Empress Dowager Cixi: The concubine who launched modern China

Much more than a Chinese Anne Boleyn, Cixi engineered a palace coup to place her young son on the throne at the age of just 25.

New Statesman
Raise the blue lantern: Cixi, new feminist icon. Image: Chinese School/Bridgeman Art Library/Getty
Chinese history abounds in powerful characters but few of those most prominent in popular consciousness have been women. In the past half-century, Jiang Qing (“Madame Mao”) has been perhaps the best known; in the years before that, there was Soong Meiling (“Madame Chiang Kai-shek”). However, neither had the direct influence on policy or statecraft enjoyed by their predecessor Cixi (Tz’u-hsi), the dowager empress of China, whose period of influence lasted from the 1860s to her death in 1908.
 
In this well-researched and provocative biography, Jung Chang, the author of the memoir Wild Swans and (with her husband, Jon Halliday) the biography Mao: the Unknown Story, makes a revisionist case for Cixi’s status as the force behind some of the most significant aspects of modernity in China, from constitutional government to military reform.
 
Above all, the book gives a detailed and involving view of life in the imperial court in the latter part of the Qing era (1644-1911). Mastery of intrigue was essential for survival in a closed world in which rival royalty, eunuchs and bureaucrats all jostled for power. Cixi proved herself to be an able player of these often deadly games.
 
From her first position as a concubine to the Xianfeng emperor in 1852, she rose through court life to become the power behind the screen. At the age of just 25, she engineered a palace coup to place her young son, Zaichun, on the throne. Zeng Guofan, one of the most important military leaders of the day, declared: “I am bowled over by the dowager empress’s wise, decisive action, which even great monarchs in the past were not able to achieve.”
 
Yet Cixi was much more than a Chinese Anne Boleyn (not least given that she died in her bed at a ripe old age). The conventional view of her has been that of a conservative figure who prevented reformers from modernising China when it desperately needed to change to address the impact of western imperialism.
 
Much Chinese historiography has categorised powerful women as either floozies or harridans and the assessment of Cixi has often placed her in the first category when young and in the second when old. Here, Chang presents a strong and plausible revisionist argument for a more thoughtful and flexible Cixi: keen to develop railways, mindful about relations with the west and aware of the need for political change.
 
Empress Dowager Cixi succeeds in making the case for its subject, but it leaves some questions unanswered. She died in 1908, just three years before the dynasty fell. Chang argues that Cixi was genuine about encouraging reform; why did the Qing dynasty still collapse even so, and with such speed? Part of the answer lies beyond the manoeuvrings at court, in a Chinese society siezed by profound change. The end in 1864 of the Taiping Rebellion, a civil war sparked by a crazed visionary which led to millions of deaths, was a turning point for the Qing. To save itself, the imperial court had to devolve huge amounts of its monopoly on armed force to provincial military leaders – power it never regained and that lay at the heart of the “warlordism” that marked China in the early 20th century. Consequently, decisions at court after the 1860s were ultimately far less relevant to China as a whole than during the time of the strong emperors in the 18th century.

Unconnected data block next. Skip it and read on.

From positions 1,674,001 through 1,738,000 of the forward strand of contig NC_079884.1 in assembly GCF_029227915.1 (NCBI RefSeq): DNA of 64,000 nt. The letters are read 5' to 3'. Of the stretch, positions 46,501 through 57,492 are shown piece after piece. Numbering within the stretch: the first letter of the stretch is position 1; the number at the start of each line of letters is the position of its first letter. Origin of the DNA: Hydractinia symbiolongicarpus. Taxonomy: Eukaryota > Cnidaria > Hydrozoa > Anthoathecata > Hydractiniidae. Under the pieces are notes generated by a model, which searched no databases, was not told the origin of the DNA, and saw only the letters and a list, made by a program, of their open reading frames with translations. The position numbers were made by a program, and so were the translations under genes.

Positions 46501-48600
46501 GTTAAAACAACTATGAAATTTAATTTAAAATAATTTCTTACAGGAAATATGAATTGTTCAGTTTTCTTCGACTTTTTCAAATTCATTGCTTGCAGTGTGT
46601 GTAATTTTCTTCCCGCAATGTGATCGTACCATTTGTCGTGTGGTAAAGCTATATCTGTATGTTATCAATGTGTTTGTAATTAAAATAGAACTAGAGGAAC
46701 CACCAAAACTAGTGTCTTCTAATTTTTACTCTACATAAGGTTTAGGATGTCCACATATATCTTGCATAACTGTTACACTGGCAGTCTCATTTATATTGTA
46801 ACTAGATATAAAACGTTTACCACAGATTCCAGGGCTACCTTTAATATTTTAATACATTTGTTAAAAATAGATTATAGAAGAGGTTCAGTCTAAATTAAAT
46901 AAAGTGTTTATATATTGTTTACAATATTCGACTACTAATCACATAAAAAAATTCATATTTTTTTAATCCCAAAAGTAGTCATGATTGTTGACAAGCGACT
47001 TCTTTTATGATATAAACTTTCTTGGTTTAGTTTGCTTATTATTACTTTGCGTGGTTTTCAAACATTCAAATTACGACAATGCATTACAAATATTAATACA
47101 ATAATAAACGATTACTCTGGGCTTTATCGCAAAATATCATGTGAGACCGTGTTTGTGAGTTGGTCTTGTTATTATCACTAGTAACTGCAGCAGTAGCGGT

Intellectual change was also important. In the book, two of Cixi’s bêtes noires, the reformist thinkers Kang Youwei and Liang Qichao, are condemned for their repeated (failed) attempts to bring about her downfall. However, they were not just power-hungry plotters but two of the most significant and sophisticated political thinkers of the lateimperial era in China. Kang’s eccentricities included flirtations with hot-air ballooning but he also made important proposals on how Confucianism could be adapted for the modern world.
 
Liang, whom Chang describes as Kang’s “right-hand man”, was rather more significant than that: among other things, he was one of the founders of the modern Chinese political press. They and other thinker-activists were central to the shaping of a public sphere in late-19th-century China, which drew power away from court and into civil society. One of the reasons why the Qing fell, suddenly and unexpectedly, is that by 1911 there was almost no constituency left in China that had a vested interest in its survival.
 
Yet Cixi deserves to be remembered and this book is to be welcomed for giving an important figure in Chinese history the prominence she deserves, as a feminist icon who played a crucial role in the shaping of modern China. In many ways, the debates at court seem a forerunner of discussions in Beijing today, where murderous intrigues (such as the Bo Xilai affair) run in tandem with heated discussions about the extent to which China should reform. Even debates over how to modernise Confucianism are still part of the political landscape.
 
For all this, in one important area, things have gone backwards: to the discredit of Chinese politics, there is no powerful female figure in political life today with the influence of Cixi. This spirited biography reminds us that a greater female presence might be a trigger for much-needed political change.
 
Rana Mitter is the author of “China’s War With Japan, 1937-1945: the Struggle for Survival” (Allen Lane, £25)